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Hamilton County poll worker Dante' Keote poses while on break during his Election Day shift at the Northside Presbyterian Church precinct. Earlier this year, Keote became the first 16-year-old to serve as a precinct worker. Photo by Mark Kennedy.

Dante' Keoke, a junior at Hixson High School, wasn't technically excused from school on Tuesday, but cut the kid a break.

Keoke, a member of the Hixson High School Air Force junior ROTC who turned 16 in May, became the youngest poll worker in Hamilton County history during the primaries in August.

Then, during the general election on Tuesday he was back at his post assisting voters at the Northside Presbyterian Church precinct in North Chattanooga while helping usher in a new era of under-18 poll workers.

"I was kind of star-struck that I was even able to do this," said Keoke, whose family is Native American from the Lakota Sioux tribe. "You'd think you'd have to be 18 or older to do something like this."

Keoke comes from a military family and says he hopes to get an appointment to the United States Naval Academy, where he would like to study nuclear engineering or nursing.

He has recently done an internship with State Rep. Robin Smith, R-Hixson, and is trying to learn more about how government works, he said.

In a concession to COVID-19, state and local election officials this year lowered the eligibility age for poll workers to 16 (down from 17) to help shore up the ranks.

The normal pool of precinct workers had been depleted by COVID-19 fears among older workers, said Jim Frierson, officer of the election at the Northside Presbyterian Church precinct.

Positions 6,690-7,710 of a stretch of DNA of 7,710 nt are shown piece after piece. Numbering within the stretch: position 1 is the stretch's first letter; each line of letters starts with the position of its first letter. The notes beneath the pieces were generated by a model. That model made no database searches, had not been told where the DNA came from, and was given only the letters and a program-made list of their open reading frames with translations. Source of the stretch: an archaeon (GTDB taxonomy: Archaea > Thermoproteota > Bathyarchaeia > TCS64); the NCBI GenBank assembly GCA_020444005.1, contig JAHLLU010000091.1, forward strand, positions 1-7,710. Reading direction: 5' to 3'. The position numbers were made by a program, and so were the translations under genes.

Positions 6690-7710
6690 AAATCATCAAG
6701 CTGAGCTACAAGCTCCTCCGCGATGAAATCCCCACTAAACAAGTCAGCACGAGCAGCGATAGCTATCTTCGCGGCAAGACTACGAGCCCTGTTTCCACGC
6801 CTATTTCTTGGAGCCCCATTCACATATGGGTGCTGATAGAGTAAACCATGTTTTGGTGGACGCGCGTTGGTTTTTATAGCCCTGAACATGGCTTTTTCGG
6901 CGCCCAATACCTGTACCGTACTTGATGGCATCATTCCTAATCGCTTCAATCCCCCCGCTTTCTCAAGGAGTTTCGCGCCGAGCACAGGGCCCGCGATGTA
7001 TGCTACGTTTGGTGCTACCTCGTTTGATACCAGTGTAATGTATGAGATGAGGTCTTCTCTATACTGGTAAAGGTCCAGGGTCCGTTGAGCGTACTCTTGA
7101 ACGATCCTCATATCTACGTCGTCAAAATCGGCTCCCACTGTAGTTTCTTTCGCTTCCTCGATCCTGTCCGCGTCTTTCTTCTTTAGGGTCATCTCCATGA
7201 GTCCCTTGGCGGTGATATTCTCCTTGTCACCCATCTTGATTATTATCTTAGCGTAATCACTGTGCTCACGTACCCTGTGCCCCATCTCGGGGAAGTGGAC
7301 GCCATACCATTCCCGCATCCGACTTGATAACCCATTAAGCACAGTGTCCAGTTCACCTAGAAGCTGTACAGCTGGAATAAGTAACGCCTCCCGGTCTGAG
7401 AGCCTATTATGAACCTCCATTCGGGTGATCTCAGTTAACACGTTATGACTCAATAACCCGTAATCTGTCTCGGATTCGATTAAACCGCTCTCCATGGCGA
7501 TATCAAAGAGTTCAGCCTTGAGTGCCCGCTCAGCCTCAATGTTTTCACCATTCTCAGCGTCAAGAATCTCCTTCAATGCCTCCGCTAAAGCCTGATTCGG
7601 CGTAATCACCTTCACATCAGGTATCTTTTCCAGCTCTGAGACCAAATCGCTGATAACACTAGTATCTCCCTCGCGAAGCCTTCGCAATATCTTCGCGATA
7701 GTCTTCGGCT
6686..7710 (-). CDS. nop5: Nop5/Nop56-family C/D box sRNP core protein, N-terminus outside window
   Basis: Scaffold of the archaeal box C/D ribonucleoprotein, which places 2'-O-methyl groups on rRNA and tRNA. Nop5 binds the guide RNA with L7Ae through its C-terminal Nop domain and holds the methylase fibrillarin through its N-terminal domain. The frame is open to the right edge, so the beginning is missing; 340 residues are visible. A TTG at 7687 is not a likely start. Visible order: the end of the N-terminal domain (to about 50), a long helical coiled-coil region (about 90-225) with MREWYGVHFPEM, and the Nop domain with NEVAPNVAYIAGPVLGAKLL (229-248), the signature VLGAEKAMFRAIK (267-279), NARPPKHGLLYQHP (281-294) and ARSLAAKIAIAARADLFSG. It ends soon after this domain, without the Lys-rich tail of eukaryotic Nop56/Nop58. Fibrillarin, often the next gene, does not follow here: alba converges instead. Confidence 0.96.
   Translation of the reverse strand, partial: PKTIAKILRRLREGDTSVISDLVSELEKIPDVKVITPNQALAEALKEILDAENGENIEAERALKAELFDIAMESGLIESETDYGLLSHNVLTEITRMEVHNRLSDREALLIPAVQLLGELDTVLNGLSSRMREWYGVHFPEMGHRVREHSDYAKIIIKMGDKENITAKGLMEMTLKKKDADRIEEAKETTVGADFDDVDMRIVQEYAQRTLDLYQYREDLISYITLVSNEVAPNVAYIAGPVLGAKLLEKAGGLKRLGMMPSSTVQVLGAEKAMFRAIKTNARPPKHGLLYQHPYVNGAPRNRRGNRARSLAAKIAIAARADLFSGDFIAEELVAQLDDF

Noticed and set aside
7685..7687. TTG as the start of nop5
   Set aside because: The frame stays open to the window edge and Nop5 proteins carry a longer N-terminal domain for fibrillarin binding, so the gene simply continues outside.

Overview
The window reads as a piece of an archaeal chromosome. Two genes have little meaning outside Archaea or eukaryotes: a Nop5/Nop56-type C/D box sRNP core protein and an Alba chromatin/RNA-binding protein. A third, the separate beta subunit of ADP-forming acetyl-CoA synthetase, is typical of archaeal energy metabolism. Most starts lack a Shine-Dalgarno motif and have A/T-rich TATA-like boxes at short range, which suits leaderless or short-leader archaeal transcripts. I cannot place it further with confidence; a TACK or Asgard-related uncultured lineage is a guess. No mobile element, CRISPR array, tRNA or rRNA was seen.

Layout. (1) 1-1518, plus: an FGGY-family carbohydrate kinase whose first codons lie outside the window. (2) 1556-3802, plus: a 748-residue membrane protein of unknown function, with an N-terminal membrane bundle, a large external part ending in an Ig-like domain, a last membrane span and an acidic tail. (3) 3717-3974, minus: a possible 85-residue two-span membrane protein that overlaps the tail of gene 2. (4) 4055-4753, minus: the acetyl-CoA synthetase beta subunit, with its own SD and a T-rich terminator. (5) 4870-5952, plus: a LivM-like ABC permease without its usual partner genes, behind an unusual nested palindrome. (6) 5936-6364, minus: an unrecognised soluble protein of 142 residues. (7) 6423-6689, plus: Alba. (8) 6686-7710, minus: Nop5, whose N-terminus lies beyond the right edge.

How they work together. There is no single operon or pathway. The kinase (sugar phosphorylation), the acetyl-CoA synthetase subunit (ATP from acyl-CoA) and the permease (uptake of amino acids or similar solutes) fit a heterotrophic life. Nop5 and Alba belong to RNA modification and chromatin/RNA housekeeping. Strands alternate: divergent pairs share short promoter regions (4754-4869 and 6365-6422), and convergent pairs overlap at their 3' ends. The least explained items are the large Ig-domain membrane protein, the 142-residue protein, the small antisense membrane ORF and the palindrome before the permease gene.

"Before COVID-19 there was no need to recruit young people," Frierson said. "When COVID hit, our list of 10 [poll workers] dropped to four."

On Tuesday during the morning rush, Keoke was stationed outside the Northside Presbyterian Church, greeting voters and directing them to the entrance of the polling place.

"We pushed through and made sure it was smooth sailing," Keoke said in a mid-afternoon interview. "We like to look at people's outfits. A lot of people have on very patriotic masks, red, white and blue."

Throughout the day, Keoke rotated through jobs at various work stations inside the precinct, checking IDs and voter records and issuing ballots.

"He is a very good people person," Frierson said.

Frierson said Keoke became the youngest poll worker to ever serve in Hamilton County earlier this year, a move that opened the door for more than a dozen under-18 workers countywide this week.

"It's been inspiring to be part of this generational turnover," said Keoke, who made $135 for his day's work on Tuesday. "I was genuinely happy that I had an impact in bringing in some new, younger people."

The pay works out to about $10 an hour, Frierson said, less that the hourly rate for a good babysitter.

"For no one is this about the dollars," Frierson said. "This is about citizen engagement."

So while he may have missed a day of school, Keoke also experienced a great civics lesson.

"I believe it's worth it, and so do my parents," Keoke said.

Contact Mark Kennedy at